UK probe into royal palace slavery links

The Tower of London is one former royal residence with links to the slave trade.
The Tower of London is one former royal residence with links to the slave trade.

Britain's chief curator of Historic Royal Palaces has launched a review into the residences' historical links to the slave trade.

Lucy Worsley, TV historian and chief curator of the charity which looks after properties such as Kensington Palace, the Tower of London and Hampton Court, has told The Times an investigation into the royal palaces' slavery links was "long overdue" and the charity had a duty to make any connections public.

It comes after the National Trust released a report highlighting links to slavery and colonialism in 93 of the properties it manages.

The report detailed how properties, including Winston Churchill's home Chartwell, were connected to plantation owners and people compensated for slaves freed through abolition, as well as those who gained their wealth from the slave trade.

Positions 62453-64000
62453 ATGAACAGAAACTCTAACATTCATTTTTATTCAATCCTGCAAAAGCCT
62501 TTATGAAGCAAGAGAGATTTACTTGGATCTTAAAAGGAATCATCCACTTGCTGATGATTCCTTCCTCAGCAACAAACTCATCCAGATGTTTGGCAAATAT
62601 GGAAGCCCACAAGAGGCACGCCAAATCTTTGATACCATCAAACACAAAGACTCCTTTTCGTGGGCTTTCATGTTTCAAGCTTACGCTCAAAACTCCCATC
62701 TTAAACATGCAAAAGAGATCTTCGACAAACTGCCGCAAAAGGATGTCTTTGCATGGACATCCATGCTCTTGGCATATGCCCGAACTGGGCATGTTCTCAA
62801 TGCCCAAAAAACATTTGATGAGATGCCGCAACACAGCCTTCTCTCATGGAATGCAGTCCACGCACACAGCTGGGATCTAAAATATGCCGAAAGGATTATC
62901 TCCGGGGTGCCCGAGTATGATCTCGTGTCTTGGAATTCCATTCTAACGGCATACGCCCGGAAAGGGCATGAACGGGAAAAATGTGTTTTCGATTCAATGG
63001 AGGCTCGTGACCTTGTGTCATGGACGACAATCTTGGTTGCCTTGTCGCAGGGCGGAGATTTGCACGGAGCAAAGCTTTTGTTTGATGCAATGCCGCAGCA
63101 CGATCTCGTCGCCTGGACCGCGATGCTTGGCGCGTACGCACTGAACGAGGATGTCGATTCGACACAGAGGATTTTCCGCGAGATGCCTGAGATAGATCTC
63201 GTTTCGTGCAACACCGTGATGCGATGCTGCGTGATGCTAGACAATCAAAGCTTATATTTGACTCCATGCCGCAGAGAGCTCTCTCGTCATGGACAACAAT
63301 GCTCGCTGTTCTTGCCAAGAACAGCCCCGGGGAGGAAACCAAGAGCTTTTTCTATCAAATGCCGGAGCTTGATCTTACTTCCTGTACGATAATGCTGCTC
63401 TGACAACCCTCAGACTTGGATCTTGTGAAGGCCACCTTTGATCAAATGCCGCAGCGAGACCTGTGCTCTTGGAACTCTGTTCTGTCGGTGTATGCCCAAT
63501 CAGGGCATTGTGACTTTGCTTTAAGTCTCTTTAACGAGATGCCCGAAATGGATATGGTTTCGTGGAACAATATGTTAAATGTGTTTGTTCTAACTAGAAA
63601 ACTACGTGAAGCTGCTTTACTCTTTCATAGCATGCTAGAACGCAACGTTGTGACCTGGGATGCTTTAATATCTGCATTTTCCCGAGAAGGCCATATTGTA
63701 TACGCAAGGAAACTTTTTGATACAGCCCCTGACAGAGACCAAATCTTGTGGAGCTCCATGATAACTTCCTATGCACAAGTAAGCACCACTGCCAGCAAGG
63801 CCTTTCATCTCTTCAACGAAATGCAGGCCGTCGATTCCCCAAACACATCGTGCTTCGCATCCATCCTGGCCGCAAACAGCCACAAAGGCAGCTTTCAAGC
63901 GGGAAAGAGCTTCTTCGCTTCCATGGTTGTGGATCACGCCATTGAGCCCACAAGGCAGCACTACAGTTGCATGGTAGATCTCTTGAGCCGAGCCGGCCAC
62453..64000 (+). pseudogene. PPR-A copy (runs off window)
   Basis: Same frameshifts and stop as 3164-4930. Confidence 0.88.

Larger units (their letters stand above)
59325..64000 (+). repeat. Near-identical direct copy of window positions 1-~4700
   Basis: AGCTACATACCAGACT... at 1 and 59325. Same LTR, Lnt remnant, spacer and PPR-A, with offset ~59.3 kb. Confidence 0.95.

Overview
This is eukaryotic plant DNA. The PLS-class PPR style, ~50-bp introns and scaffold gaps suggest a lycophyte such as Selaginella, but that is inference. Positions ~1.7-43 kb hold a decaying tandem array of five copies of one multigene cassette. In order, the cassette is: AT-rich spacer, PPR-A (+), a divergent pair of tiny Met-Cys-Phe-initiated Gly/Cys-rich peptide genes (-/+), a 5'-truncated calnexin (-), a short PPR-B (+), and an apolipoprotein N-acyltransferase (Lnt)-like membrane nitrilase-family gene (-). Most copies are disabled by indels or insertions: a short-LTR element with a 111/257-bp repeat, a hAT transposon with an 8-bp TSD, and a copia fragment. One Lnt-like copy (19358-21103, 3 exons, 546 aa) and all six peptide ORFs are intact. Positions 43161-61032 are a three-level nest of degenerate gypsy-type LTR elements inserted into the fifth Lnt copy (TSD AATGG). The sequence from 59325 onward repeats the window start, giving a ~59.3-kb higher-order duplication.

Worsley told the paper she wished her organisation had acted sooner in commencing its own investigation, adding the National Trust was "ahead of the game".

"We've been thinking really hard and planning all sorts of changes," she said.

"The time has come. We're behind. We haven't done well enough."

According to Worsley, all properties used by the Stuart dynasty were "going to have an element of money derived from slavery" within them.

The Stuarts played a key role in the slave trade when King Charles II granted a charter to the Royal African Company, of which his brother King James II was a member.

The company held a monopoly on the trade until 1698 and did not cease dealing in slaves until 1731.

Kensington Palace and Hampton Palace are among properties with connections to King William III, who was a part owner of the company.

Worsley said there was a "challenging" side of British history which the country "is good at sidelining in favour of supporting the tourist industry".

She added: "It is always great to push people a bit into an uncomfortable and darker direction, because then you can see the historical causes of things like social injustice."

Australian Associated Press